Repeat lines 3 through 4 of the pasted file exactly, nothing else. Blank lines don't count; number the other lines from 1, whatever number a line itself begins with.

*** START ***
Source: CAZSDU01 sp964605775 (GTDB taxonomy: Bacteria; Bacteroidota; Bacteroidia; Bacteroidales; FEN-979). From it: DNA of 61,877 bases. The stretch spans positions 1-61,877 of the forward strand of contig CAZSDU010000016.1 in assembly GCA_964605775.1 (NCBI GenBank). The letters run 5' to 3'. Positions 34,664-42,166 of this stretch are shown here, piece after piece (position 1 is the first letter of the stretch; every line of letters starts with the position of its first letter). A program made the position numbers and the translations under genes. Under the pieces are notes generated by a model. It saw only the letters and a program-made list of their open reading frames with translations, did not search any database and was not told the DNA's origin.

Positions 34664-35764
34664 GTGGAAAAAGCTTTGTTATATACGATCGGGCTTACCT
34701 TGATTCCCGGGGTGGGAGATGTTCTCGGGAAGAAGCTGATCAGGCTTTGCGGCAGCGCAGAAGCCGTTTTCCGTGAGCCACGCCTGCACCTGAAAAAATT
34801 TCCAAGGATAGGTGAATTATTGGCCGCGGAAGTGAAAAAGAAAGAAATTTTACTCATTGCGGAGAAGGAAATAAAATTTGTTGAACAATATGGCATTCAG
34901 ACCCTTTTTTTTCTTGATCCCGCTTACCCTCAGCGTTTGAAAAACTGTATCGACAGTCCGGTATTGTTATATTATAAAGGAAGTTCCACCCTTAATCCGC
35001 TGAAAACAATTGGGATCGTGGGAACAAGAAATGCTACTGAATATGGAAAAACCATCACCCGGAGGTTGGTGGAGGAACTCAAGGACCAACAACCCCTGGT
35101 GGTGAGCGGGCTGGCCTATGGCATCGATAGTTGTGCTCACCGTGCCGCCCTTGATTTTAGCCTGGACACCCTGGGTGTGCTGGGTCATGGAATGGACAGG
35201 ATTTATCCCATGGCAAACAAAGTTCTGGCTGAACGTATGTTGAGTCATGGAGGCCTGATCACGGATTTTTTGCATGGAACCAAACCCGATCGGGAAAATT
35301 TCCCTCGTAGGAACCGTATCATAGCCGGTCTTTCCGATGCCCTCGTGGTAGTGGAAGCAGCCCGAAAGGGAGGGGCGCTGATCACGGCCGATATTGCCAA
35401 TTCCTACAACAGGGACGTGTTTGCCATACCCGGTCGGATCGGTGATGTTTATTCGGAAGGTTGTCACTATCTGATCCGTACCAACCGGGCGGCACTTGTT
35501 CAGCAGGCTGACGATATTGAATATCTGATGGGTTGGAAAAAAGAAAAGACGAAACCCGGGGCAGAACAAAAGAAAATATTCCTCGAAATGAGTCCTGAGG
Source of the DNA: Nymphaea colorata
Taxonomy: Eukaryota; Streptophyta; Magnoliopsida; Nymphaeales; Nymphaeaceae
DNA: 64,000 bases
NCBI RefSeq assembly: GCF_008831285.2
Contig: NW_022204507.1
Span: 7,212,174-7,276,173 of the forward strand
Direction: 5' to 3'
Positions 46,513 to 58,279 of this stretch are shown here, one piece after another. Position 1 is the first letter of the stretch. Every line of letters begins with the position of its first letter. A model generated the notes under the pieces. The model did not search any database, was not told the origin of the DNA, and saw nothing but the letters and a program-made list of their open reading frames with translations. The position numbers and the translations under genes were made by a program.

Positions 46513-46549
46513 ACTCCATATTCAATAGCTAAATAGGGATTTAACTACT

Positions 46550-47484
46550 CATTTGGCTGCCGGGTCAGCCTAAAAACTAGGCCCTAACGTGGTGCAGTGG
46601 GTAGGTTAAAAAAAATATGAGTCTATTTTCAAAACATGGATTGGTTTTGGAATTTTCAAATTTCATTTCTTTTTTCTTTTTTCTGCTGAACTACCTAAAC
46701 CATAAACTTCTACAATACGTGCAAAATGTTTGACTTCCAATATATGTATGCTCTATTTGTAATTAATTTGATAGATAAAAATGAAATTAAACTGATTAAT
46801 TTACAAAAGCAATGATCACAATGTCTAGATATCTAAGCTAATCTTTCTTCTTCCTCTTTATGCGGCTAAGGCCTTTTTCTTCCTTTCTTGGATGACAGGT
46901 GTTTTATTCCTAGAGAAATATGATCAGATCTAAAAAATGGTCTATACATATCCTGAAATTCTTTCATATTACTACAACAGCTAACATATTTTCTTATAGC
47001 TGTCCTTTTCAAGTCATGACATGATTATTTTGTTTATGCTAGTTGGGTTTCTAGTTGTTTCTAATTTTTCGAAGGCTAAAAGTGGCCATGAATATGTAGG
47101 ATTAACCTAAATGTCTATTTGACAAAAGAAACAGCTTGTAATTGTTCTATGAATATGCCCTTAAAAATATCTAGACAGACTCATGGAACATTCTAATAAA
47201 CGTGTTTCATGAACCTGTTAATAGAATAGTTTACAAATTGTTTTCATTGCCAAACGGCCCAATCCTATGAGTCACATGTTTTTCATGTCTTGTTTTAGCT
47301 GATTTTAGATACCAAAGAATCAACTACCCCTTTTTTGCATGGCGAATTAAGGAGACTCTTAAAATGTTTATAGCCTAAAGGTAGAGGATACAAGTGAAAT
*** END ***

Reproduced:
34664 GTGGAAAAAGCTTTGTTATATACGATCGGGCTTACCT
34701 TGATTCCCGGGGTGGGAGATGTTCTCGGGAAGAAGCTGATCAGGCTTTGCGGCAGCGCAGAAGCCGTTTTCCGTGAGCCACGCCTGCACCTGAAAAAATT